The world is rapidly shrinking with the advent of faster communication, transportation and financial flows. Products developed in one country – Mont Blanc pens, McDonalds, BMW’s – are finding enthusiastic acceptance in other countries.
A German businessman may wear an Armani suit to meet an English friend at an Indian restaurant who later returns home to drink Russian vodka and watch an American soap on a Korean television.
There are different aspects or levels of a brand, may it be of a product or service which attract customers to build an image and an idea about that product or service. There may be various viewpoints through which a person may perceive the brand in a particular way.
Let’s take Mercedes Benz for example:
Attributes: Mercedes suggests expensive, well-built, well-engineered, durable, high prestige, high value, fast and so on. The company may use one or more of the attributes to advertise the car. For years, Mercedes advertised “Engineered like no other car in the world”. This tagline served as a positioning platform for the car’s other attributes.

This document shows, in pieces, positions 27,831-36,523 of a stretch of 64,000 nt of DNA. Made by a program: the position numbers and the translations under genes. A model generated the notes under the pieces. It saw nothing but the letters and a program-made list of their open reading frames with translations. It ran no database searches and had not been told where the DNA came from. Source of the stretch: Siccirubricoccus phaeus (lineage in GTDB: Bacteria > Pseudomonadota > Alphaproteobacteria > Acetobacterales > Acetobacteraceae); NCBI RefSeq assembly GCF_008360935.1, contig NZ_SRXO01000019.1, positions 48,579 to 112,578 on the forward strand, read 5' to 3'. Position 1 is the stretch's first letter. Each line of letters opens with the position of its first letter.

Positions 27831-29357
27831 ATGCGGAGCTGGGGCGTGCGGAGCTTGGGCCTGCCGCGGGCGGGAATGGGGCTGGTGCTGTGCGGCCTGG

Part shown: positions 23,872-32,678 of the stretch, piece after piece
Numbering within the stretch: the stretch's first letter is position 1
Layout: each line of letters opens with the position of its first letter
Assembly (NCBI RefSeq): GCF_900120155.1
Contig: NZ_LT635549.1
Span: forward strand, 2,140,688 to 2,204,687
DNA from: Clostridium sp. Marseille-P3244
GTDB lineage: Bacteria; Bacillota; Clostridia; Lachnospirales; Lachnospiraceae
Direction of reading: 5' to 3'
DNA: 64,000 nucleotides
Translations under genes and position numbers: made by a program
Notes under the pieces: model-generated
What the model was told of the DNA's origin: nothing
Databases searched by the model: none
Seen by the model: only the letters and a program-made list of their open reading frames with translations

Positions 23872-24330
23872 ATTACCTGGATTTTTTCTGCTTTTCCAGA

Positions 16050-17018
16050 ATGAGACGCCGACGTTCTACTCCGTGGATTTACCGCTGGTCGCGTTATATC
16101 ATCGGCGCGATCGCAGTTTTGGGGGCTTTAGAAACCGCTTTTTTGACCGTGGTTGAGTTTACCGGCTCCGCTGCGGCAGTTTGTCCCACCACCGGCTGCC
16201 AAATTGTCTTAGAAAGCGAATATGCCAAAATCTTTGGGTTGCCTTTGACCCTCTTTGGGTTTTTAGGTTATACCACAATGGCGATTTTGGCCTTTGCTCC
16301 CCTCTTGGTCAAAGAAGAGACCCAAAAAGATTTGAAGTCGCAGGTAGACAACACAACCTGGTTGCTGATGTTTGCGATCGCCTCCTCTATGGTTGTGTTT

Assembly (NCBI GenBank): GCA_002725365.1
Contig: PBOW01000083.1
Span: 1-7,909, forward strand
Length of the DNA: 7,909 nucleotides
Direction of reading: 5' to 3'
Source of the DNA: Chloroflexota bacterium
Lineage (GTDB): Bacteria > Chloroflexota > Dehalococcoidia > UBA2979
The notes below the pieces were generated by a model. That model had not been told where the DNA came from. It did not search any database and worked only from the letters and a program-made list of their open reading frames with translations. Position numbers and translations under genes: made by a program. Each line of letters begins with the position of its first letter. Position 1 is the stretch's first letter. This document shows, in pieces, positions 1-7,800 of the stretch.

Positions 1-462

Benefits: Customers are not buying attributes, they are buying benefits. Attributes need to be translated into emotional and functional benefit, “I am safe in case of an accident”.
Values: The brand also says something about the producer’s values. Thus Mercedes stands for high performance, safety, prestige and so on. The brand marketer must figure out the specific groups of car buyers who are seeking these values.
Culture: The brand may represent a certain culture. The Mercedes represents German culture: organized, efficient, high quality.
Personality: The brand can also project a certain personality. If the brand were a person, an animal, or an object, what would come to mind? Mercedes may suggest a no-nonsense boss (person), a reigning lion (animal), or an austere palace (object). Sometimes it might take on the personality of an actual well-known person or spokesperson.
User: The brand suggests the kind of consumer who buys or uses the product. We would be surprised to see a 20-year-old secretary driving a Mercedes. We would accept instead to see a 55 year-old top executive behind the wheel. The users will be those who respect the product’s values, culture and personality.